Starting a new job can be equal parts high stress and high excitement.
A young relative recently embraced the excitement of gaining their first full-time job – a rite of passage into the world of independent adulthood in many ways.
She also took the time to pause – if only momentarily – to consider superannuation.
Not surprisingly for someone working in a range of part-time jobs while studying at university she found she had multiple super funds. Step one was a no-brainer – consolidate them and reduce the multiple sets of fees both on the funds and on multiple insurance policies.
The online consolidate instructions to enable her target fund to do the hard work of going out and rounding up her other bits and bobs of super was simple and effective. Job done.
Step two began to look much more challenging – there were text messages and Facebook alerts now competing for what seemed an ever diminishing level of attention.
Yet there was so much to cover – the importance of setting long-term goals, investment choices, the need for discipline, the enormous power of making extra contributions and finally – but no means least – unlocking the secrets of asset allocation to tailor your investment portfolio to your personal risk level.
But the clock was clearly ticking so it was mutually agreed we would cover just one of these important topics that day and the others would be revisited in instalments at a date to be arranged. After all there is only so much excitement a 20-something can handle in one sitting.
So my 45-minute lecture on the importance of the asset allocation decision, it’s power in driving the portfolio results and why oodles of academic research tells us this is the pre-eminent decision we all make as investors was condensed into a 5-7 minute version aka speed dating investment style.
Two things emerged from this rather pressured exercise. The young generation of today are clearly a lot more adept at multi-tasking than my much older generation because while answering multiple electronic signals there did seem to be some understanding that as a young investor in a super fund you will not be able to access the funds until well into your 60s – that part both registered and almost shut down the conversation immediately – and when it came to asset allocation why not take the high risk/higher potential reward option?
Great question. Why not indeed. So let us look at the various investment options the super fund offered on the choice menu. While not as extensive as some it had all the usual suspects in the lineup – a range of premixed diversified funds targeting the spectrum of risk profiles as well as funds focussing on specific asset classes like Australian shares, international shares, property both local and international and a range of fixed income options. There were also options to pick funds with an ethical, social and environmental screens.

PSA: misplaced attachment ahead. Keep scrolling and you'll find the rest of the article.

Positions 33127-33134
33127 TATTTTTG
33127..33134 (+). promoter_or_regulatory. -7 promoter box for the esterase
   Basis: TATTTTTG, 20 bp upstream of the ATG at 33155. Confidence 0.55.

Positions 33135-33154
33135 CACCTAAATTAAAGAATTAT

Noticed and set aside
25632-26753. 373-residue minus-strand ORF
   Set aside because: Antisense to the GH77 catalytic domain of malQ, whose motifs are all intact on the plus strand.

Then we started to delve into the notion of rebalancing. While not an onerous or difficult concept to grasp the idea of revisiting the super fund portfolio once a year was met with a level of incredulity … I have to review it every year for the next 40 years …really? Why can’t the super fund just do it for me?
Well it can, and that’s where the conversation pretty much ended and the social media interaction resumed normal service.
Now to some in the super industry that exchange points to one of the fundamental flaws in our superannuation system – the lack of engagement of fund members in making their own investment decisions.
The reality is that within super around 80 per cent of people are in the default fund offer. And some highlight that as a measure of low engagement with super.
Yet research that Vanguard published earlier this year – How Australia Saves 2017 – that was done in conjunction with industry fund Sunsuper showed that rather than being an issue the fund members in the default investment fund actually enjoyed higher returns over the 10-years ending June 2016 than those people who made direct investment decisions.
This may surprise some people but it points to the challenge every fund member faces. When making your own investment selections your first point of comparison should be against your fund’s default offering that is generally being managed by a full-time team of investment professionals.
The core strengths of the Australian super system are its near universal coverage, mandatory contribution regime and choice architecture. Low engagement may well be the trade-off we have to accept for the high level of coverage but alternatively perhaps we are measuring the wrong thing by focussing so heavily on engagement in investment decisions.
Because there is no guarantee that when people make choices they are guaranteed to make better choices.
Now there are 230 super funds in the market and certainly some do things better than others so the time you need to be most engaged is in the decision to select a good, well-diversified, low-cost fund and then let the default product go to work for you.